Susan Ettinger, DVM. Dip. ACVIM (Oncology) is a veterinarian oncologist at Animal Specialty Center in New York and the co-author of Dog Cancer Survival Guide: Full Spectrum Treatments to Optimize Your Dog's Life Quality and Longevity. She blogs about dog cancer at http://www.DogCancerBlog.com.

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  • Mary

    I’m confused. My dog’s oncologist also said that taking prednisone prior to therapy makes chemo less effective, but used prednisone after chemo was initiated. Are you saying that prednisone at any time during chemotherapy is not a good thing to do?

    Thanks!

    • DrSueCancerVet

      Mary, Sorry for the confusion, but the issue is ONLY USING PRED PRIOR to chemo. Using pred with chemo is not an issue and pred is included in many chemo protocols for lymphoma.
      Wishing your dog a great response to chemo and a long complete remission!
      All my best, Dr Sue

  • Susan Kazara Harper

    Hello,
    To help respond to your question I’m taking an excerpt from Dr Ettinger’s views in Dog Cancer Survival Guide:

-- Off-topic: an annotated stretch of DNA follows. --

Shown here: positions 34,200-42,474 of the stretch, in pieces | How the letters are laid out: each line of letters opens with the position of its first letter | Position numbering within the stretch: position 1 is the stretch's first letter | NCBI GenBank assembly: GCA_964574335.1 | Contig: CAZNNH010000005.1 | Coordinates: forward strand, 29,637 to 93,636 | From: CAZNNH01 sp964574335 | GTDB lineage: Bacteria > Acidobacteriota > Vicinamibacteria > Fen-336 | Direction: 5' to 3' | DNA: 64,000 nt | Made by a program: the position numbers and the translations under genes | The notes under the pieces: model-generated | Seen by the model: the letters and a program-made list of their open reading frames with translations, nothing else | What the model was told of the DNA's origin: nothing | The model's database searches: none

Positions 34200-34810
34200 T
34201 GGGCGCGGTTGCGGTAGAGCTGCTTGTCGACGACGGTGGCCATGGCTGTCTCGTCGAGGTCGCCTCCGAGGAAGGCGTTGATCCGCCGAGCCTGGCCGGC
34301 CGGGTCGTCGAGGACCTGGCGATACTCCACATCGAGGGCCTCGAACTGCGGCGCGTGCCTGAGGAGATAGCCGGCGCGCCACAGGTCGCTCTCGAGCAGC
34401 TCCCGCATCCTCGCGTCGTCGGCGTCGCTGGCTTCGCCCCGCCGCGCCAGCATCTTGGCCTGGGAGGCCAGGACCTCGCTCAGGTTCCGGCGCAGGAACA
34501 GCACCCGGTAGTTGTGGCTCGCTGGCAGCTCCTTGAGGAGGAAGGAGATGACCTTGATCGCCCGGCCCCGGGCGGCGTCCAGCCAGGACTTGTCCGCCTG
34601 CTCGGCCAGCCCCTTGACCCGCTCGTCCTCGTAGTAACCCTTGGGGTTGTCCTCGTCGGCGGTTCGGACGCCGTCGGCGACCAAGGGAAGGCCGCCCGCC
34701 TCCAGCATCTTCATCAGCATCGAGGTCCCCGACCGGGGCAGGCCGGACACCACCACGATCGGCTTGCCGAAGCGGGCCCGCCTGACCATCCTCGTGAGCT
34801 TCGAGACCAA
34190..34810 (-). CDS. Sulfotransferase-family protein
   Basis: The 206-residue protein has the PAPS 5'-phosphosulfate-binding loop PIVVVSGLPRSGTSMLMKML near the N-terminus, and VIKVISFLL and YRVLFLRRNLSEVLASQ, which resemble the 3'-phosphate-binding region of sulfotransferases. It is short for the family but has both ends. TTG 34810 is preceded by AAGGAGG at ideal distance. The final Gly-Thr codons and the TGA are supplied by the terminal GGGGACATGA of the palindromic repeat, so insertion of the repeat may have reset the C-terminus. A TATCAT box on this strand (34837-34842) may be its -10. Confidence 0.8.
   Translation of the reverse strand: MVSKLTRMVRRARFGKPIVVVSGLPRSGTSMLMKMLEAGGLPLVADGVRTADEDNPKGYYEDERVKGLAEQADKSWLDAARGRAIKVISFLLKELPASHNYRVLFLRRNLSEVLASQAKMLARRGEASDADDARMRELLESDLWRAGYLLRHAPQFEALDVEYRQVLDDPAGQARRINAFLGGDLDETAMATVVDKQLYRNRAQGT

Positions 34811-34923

“Prednisone tends to activate a protein in the walls of cancer cells, called a multidrug resistance (MDR) pump (check out page 130 of the Dog Cancer Survival Guide). This protein pump kicks toxins out of cells on contact. For cancer cells, chemotherapy drugs are the toxins. If the dog is already on prednisone, this pump may be active, which means that it could interfere with the effectiveness of chemotherapy protocols.The problem is use prior to starting chemotherapy.”

    But don’t panic, Dr. Ettinger goes on to say:
    “Despite this negative predictor, I recommend starting treatment, even if your dog is on prednisone already, as any delay in treatment worsens the overall prognosis.”

    So if you’re comfortable in this discussion with your vet, you’re covering the bases. Well done for being proactive and protective of your pup.

    Regarding the MDR concern, you can discuss with your vet the possibility of testing for the mutated gene through Washington State University College
    of Veterinary Medicine. If chemo is already scheduled and you want to do this, act fast. More info can be found at http://www.vetmed.wsu.edu/depts-VCPL I hope this helps. Good luck to you both!

  • Susan Kazara Harper

    Hello Jason,
    Prednisone is an anti-inflammatory which is why it can be so effective in treating cancer. As cancer creates inflammation in and around a tumor, reducing it often makes your dog more comfortable. Dr. Dressler comments on page 407 in the Dog Cancer Survival Guide, so I’m drawing from that to help answer your questions.